Blue-S
A driving acoustic guitar section starts this. As the arrangement powers out, I'm again reminded of Deep Purple a bit. This becomes a screaming, driving, intense prog rock stomper. It is so powerful and so cool. Around the minute and a half mark it gets into some weird, but so tasty, harder edged jamming. This drives onward into jamming that's closer to the earlier sections for a time. Then it drops to a half time, dirty jazz meets hard rock movement. As it grows back outward classic prog rock and jazz both drive this in nearly equally amounts. However you label it, though, it's a real powerhouse.
Shamash
Trippy, echoey stuff brings this into being. It grows outward with that basis, feeling like some kind of weird distorted electronic music. That holds it until after the minute and half mark. Then this explodes out into another killer prog rock jam. Again Deep Purple is valid reference point. This is hard edged and intense. While this jam is more or less a straight-line, it swerves here and there to avoid being pinned down. Eventually they work this out into an excursion that feels a lot like a more intense Kansas. They drop down from there to a spacey bit that feels like part psychedelia and part world music as it moves this thing forward. That gives way to a bit of atmosphere before they fire back out into screaming hot hard rocking prog to continue. Again, to some degree Kansas is a valid reference. That movement eventually takes it to the end.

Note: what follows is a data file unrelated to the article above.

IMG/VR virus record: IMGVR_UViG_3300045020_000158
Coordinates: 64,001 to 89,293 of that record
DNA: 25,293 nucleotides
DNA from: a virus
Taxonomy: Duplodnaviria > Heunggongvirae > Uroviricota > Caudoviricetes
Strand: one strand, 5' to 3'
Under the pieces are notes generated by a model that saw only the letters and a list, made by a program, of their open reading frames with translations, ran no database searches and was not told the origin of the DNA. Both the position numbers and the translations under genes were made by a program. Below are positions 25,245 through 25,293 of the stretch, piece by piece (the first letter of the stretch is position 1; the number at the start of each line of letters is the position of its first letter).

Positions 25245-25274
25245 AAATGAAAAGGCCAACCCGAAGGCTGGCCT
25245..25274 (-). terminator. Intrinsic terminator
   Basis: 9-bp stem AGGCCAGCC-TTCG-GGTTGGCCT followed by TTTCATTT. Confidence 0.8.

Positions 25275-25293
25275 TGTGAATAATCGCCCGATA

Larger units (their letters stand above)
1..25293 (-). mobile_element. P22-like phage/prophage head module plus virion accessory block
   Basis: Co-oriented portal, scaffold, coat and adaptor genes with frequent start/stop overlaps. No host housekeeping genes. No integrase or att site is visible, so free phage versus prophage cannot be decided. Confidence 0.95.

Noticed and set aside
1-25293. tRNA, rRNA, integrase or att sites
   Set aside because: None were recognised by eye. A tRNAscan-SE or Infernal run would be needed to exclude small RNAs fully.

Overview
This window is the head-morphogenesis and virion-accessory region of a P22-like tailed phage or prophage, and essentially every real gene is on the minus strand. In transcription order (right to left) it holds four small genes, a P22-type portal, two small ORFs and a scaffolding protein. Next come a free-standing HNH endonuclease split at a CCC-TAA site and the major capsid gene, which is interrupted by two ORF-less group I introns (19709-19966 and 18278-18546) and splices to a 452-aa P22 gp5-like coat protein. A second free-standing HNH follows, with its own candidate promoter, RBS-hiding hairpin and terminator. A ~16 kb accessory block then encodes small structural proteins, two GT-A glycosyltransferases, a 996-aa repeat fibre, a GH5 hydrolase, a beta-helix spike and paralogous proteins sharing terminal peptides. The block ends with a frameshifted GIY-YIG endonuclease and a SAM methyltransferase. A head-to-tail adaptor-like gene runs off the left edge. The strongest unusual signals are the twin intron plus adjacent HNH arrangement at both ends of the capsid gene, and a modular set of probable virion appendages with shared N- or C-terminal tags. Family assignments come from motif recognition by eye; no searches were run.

Idios Cosmos
Jazz stylings with bursts of hard edged rock begins this in a weird, but very tasty way. It drops from there to weird, freeform psychedelic space. After the two minute mark the horn takes it by itself. Then the band join and we're off into a cool fast paced jazz prog jam that's mean and meaty. They work that through some development as this continues. They resolve that with a crescendo around the four minute mark, and it works out to space from there. This gets pretty weird and has some jazz elements built into it. The horn eventually works it forward into more of a powered up jam with drums at first providing the only accompaniment. Then the whole group work within that framework to create some powerful jazz prog. That section doesn't stay around long, though, but serves as the ending to the piece.